Africa Experiences

Motor parks of Nigeria

Motor parks are a great place to observe daily Nigerian life, writes Lizzie Williams.

Motor parks are chaotic, crowded and usually filthy, stuffed to the gills with vehicles and market stalls, and are frequented by hawkers, food-is-ready stands, and conductors and touts shouting out destinations and arguing over passengers. They are full of life and great places to observe daily Nigerian street life. Once everyone has got over the shock of the arrival of an oyibo (white person) and you have located and decided what vehicle you are going to take, you’ll receive no hassles and it’s a fabulous opportunity to see everyone at work and chat to the people around you.

Berger Motor Park, Lagos © Kaizen Photography, Wikimedia Commons

Motor parks are frantic places where everyone wants to sell you something. The hawkers do their rounds with loaves of bread, peanuts, sticks of suya, soft drinks, pure water, various other street food, boxes of imitation watches, underwear and handkerchiefs (a very useful item in a sweaty bus).

Other hawkers offering services include the shoe doctor or mobile tailor (amazingly these men walk around with old black Singer sewing machines on their heads), and – my absolute favourite – International Finger Cutter men. These are manicurists who wander around the motor parks clacking their scissors and administering what look like rather harsh manicures and pedicures to any man who desires to have his nails buffed (presumably women conduct this grooming procedure at home). Then there are beggars – the blind, crippled and maimed – who throw their hands through minibus windows and rattle their enamel plates.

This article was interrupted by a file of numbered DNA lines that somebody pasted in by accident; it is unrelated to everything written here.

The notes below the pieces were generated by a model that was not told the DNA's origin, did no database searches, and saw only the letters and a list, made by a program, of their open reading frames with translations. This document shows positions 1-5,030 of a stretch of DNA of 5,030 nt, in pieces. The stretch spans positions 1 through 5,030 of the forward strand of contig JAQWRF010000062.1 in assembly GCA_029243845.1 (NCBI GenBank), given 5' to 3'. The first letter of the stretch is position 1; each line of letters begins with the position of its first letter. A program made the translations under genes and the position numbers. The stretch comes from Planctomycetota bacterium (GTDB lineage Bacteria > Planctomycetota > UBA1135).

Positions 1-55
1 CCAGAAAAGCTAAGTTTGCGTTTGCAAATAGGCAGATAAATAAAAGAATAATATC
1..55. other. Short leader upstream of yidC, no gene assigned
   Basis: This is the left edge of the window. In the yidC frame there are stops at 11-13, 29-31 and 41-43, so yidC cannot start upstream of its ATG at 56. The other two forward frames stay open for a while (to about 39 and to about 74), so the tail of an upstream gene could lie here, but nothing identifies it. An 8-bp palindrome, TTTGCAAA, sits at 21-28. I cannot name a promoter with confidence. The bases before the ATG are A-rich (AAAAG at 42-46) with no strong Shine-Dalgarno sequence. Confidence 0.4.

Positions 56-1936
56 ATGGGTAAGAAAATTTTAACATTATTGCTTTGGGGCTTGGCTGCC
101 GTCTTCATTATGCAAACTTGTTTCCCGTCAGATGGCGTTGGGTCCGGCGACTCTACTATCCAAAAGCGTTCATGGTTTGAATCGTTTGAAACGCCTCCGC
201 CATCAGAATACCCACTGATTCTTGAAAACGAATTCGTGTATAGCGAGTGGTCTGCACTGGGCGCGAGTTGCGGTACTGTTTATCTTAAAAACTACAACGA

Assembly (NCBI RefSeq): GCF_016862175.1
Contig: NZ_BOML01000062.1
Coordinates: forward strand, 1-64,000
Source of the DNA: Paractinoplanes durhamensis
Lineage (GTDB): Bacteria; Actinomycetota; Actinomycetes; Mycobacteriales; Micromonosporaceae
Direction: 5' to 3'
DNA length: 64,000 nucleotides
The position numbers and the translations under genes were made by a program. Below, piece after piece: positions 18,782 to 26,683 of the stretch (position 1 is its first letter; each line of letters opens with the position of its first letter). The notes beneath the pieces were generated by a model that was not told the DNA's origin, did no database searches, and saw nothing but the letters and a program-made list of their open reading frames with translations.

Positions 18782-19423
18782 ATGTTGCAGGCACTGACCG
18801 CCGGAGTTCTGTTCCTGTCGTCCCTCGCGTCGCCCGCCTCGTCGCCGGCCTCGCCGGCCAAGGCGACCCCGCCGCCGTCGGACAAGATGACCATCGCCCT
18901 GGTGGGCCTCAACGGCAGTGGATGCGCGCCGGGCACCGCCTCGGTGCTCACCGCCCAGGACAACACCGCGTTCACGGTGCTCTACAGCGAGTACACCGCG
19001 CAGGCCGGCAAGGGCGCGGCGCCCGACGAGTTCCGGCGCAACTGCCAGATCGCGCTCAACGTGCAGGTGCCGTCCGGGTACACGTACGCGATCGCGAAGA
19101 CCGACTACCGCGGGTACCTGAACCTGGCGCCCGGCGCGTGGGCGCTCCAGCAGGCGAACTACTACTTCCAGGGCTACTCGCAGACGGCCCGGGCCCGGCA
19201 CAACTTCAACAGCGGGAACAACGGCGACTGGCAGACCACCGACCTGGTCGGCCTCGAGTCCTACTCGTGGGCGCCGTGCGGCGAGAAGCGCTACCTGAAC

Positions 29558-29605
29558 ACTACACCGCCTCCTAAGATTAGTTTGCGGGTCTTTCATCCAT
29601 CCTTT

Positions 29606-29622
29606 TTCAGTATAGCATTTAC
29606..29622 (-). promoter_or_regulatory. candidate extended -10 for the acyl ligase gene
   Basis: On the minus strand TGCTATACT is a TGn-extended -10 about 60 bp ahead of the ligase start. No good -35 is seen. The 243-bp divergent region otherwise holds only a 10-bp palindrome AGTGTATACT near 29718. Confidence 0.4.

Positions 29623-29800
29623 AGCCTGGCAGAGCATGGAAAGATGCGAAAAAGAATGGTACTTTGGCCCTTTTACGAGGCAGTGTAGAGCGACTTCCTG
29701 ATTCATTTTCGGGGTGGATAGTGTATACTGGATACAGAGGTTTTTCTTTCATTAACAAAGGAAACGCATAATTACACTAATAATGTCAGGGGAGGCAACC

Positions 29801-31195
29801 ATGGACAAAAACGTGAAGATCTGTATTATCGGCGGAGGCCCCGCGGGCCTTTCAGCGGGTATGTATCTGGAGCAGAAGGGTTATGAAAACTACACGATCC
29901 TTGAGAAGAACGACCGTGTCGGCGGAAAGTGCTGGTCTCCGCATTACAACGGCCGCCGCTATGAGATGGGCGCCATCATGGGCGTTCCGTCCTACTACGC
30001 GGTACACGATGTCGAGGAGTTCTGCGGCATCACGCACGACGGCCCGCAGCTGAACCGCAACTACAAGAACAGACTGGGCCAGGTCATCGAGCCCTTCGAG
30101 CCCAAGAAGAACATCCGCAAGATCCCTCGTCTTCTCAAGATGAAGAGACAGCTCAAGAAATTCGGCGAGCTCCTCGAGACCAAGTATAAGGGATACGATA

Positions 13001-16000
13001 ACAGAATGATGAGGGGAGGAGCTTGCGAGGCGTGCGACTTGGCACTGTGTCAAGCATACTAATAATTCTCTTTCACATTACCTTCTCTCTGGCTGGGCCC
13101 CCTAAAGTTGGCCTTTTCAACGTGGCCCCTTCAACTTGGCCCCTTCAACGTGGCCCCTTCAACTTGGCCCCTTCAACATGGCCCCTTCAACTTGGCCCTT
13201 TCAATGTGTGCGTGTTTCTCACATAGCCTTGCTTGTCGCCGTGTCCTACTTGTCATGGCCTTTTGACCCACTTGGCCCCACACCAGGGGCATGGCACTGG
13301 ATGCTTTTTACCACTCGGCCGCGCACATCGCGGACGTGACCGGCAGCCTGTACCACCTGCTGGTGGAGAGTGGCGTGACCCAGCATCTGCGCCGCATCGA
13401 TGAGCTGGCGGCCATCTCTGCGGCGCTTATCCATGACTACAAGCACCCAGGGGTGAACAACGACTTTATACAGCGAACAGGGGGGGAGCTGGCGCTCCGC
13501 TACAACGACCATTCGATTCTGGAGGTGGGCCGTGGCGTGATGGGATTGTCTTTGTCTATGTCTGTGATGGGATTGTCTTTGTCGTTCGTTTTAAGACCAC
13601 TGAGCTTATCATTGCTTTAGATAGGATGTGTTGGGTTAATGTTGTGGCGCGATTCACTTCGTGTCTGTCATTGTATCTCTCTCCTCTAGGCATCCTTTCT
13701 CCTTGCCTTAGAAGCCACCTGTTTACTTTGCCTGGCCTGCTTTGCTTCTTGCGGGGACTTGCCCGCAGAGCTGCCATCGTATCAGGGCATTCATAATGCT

There are also lay preachers, who come to each vehicle and pray to God for all the passengers to have a safe journey. This often turns into a bit of impromptu hymn singing, after which the passengers are expected to pay the preacher some dash. We were often ‘sprinkled with the blood of Jesus’ for safe travelling. Quite often a passenger in the vehicle will say another prayer before departing. Finally there are traditional doctors, who roam the motor parks proclaiming through loudspeakers that they have the medicine, the book and the power to cure all the ailments of the world, which on one occasion included ‘unfriendly body odour’ and a ‘weeping penis’! This same gentleman advised putting undiluted petrol on a tooth three times a week to cure toothache, washing your hair in urine to cure dandruff, and using an onion to cure premature ejaculation. The man I was sitting next to on the bus, who was a real doctor, told me irritably that the traditional doctor was ‘confusing the common man’. It was a priceless moment.

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